Governor Scott Walker offered Republican leaders in Washington some free advice this morning on MSNBC’s Morning Joe. It’s not enough to talk tough and to obstruct — Republicans have to offer a real alternative to the administration’s agenda and a clear path to achieving it. But first, Walker invited the GOP to come to the states and learn a lesson about communications, too:

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Gov. Scott Walker (R-Wis.) on Monday said Republicans in Washington need to lay out specific alternatives to the Democratic agenda rather than just seeking to block it at every turn.

“As governors, as state leaders, we’re more optimistic than our friends in Washington,” Walker said on MSNBC’s “Morning Joe.” “We’re not just against something. We’re laying out a plan, laying out a vision. You don’t just sit back and nick the other guy — you have to lay out a plan.” …

Walker also criticized Washington Republicans for framing arguments in terms that he says are a turnoff to voters. The governor said lawmakers should look to the states where the GOP has the majority of governorships and state legislatures to learn how to speak to voters.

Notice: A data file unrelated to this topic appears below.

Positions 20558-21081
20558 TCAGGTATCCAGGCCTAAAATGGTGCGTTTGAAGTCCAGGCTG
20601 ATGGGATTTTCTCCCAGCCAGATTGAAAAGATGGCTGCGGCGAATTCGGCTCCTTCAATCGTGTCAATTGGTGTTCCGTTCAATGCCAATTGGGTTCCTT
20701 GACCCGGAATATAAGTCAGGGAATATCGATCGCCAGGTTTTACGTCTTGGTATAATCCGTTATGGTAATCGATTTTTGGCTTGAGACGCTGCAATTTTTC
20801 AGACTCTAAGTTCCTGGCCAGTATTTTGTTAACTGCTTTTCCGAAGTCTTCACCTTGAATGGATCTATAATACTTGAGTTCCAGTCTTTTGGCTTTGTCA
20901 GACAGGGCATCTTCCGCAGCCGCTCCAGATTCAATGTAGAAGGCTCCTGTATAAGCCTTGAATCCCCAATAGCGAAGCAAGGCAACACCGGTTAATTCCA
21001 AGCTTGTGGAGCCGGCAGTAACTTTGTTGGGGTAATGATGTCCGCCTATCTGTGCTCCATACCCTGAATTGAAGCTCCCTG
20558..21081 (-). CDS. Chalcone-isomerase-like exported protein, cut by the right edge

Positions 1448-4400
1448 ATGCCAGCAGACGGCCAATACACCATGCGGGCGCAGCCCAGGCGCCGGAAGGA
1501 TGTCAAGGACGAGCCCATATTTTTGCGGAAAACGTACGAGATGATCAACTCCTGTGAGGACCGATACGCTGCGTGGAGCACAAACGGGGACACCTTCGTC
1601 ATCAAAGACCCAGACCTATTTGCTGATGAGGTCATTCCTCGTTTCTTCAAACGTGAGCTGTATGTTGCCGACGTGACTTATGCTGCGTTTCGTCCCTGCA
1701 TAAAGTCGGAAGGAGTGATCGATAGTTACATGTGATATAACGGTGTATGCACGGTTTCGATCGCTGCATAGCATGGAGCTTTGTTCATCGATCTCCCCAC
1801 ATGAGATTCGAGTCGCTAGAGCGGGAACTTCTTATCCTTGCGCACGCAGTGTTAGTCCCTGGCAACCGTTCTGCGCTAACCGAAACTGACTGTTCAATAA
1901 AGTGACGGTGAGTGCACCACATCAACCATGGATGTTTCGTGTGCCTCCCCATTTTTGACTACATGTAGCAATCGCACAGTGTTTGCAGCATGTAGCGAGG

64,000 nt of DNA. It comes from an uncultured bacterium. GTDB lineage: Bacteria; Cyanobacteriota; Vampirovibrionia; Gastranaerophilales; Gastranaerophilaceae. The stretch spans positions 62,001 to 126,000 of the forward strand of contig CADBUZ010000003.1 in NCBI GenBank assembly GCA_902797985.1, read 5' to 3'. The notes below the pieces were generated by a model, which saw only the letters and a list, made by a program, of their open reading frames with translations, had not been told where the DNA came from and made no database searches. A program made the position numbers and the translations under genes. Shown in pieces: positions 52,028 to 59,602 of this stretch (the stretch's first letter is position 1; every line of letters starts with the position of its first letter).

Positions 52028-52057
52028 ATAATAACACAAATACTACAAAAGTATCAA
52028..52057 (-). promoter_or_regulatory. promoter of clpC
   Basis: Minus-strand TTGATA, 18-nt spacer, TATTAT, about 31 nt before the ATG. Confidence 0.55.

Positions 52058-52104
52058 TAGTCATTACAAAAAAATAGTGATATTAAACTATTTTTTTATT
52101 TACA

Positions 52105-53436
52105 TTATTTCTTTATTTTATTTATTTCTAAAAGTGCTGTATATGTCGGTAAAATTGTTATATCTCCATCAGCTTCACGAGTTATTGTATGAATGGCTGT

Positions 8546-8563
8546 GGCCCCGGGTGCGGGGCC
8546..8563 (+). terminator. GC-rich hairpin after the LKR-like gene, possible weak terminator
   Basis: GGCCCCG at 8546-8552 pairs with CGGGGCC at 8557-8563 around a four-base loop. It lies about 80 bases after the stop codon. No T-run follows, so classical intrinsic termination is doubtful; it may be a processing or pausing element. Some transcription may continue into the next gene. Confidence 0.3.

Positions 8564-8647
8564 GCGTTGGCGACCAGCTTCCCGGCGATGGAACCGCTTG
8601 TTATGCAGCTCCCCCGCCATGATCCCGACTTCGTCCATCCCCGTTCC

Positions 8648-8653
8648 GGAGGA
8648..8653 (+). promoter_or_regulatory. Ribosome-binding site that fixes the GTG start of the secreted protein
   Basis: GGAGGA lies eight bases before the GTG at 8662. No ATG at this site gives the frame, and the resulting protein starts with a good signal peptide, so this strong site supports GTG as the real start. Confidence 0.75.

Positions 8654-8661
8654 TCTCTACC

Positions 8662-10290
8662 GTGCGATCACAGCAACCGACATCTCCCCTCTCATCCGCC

“We talk in terms that are more relevant,” he said. “Sequester, for most people, it just goes right over their head. Debt ceilings, fiscal cliffs — we talk about making our kids’ schools better; we talk about balancing our budgets so we can live within our means; we talk about helping our neighbor get a job again.”

As The Hill points out, Walker’s criticism echoes the more abrasive comment last week from Newt Gingrich that Republicans on Capitol Hill have “zero” alternatives to ObamaCare.  Some in the GOP balked at that comment, pointing to a number of proposals Republicans on Capitol Hill have floated over the last four years to the ACA.  Walker gets closer to the mark in noting that while Capitol Hill Republicans know this, they haven’t done a very good job in communicating either the specifics of the plans, or the principles of the party.

Walker also criticized the call for a budget showdown, saying that voters want responsible government that works:

Walker on Monday also criticized Republicans who are threatening a government shutdown in an attempt to defund the president’s healthcare law.

“I have real problems obviously with ObamaCare,” he said.

“But I think most Americans, even if they don’t like the size or growth of government, they still want something to work, something very fundamentally to work, and that’s a difference again between Washington and the state level,” he continued.

Walker’s advice might be worth a listen.  Glenn Reynolds links an RCP article on Republican down-ballot successes at the state and local levels, and says Republicans do connect with voters — but have a problem doing so at the national level.  That’s due in part to the media coverage, as Glenn suggests, but perhaps also because the GOP isn’t taking lessons from its state and local successes.